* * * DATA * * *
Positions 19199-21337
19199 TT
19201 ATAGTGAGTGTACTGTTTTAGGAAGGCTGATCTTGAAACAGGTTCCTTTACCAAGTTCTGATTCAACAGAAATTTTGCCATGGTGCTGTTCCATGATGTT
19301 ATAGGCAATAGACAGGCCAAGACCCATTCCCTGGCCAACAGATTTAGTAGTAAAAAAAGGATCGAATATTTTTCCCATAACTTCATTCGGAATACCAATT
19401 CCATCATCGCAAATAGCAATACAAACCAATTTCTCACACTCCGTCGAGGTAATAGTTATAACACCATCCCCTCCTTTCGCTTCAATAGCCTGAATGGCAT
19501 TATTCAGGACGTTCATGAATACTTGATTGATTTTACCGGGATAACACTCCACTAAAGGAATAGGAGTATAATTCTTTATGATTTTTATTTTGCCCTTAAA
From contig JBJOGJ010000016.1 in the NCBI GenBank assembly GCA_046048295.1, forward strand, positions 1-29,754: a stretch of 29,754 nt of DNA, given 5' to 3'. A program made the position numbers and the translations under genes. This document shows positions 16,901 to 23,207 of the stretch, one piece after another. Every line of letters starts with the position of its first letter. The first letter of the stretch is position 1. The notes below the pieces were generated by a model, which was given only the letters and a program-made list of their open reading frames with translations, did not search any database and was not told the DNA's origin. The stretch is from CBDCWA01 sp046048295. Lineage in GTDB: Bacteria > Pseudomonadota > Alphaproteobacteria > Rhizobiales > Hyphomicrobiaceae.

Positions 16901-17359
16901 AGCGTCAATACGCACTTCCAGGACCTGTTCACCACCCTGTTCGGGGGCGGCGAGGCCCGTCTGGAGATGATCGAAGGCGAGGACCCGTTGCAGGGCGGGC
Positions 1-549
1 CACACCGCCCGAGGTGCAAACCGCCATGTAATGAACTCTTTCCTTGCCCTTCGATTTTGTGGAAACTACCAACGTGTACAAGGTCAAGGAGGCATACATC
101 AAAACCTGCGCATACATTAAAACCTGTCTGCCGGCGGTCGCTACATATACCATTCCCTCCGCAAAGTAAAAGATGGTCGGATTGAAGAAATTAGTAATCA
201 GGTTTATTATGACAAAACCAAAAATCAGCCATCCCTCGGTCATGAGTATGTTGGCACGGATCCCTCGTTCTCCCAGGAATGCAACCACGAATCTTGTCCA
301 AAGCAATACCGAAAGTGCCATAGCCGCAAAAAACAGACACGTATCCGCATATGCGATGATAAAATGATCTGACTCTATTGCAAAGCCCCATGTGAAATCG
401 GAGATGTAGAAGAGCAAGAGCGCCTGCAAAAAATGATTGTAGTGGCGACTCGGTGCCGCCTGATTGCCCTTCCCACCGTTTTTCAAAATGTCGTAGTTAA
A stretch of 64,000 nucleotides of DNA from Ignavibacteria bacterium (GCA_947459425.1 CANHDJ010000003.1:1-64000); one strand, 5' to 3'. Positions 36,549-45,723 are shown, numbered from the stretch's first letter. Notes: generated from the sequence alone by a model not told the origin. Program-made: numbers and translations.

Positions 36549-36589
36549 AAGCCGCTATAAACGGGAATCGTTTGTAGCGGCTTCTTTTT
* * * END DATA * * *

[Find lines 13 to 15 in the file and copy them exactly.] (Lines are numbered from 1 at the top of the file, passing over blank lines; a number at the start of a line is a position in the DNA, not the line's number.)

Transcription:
201 GGTTTATTATGACAAAACCAAAAATCAGCCATCCCTCGGTCATGAGTATGTTGGCACGGATCCCTCGTTCTCCCAGGAATGCAACCACGAATCTTGTCCA
301 AAGCAATACCGAAAGTGCCATAGCCGCAAAAAACAGACACGTATCCGCATATGCGATGATAAAATGATCTGACTCTATTGCAAAGCCCCATGTGAAATCG
401 GAGATGTAGAAGAGCAAGAGCGCCTGCAAAAAATGATTGTAGTGGCGACTCGGTGCCGCCTGATTGCCCTTCCCACCGTTTTTCAAAATGTCGTAGTTAA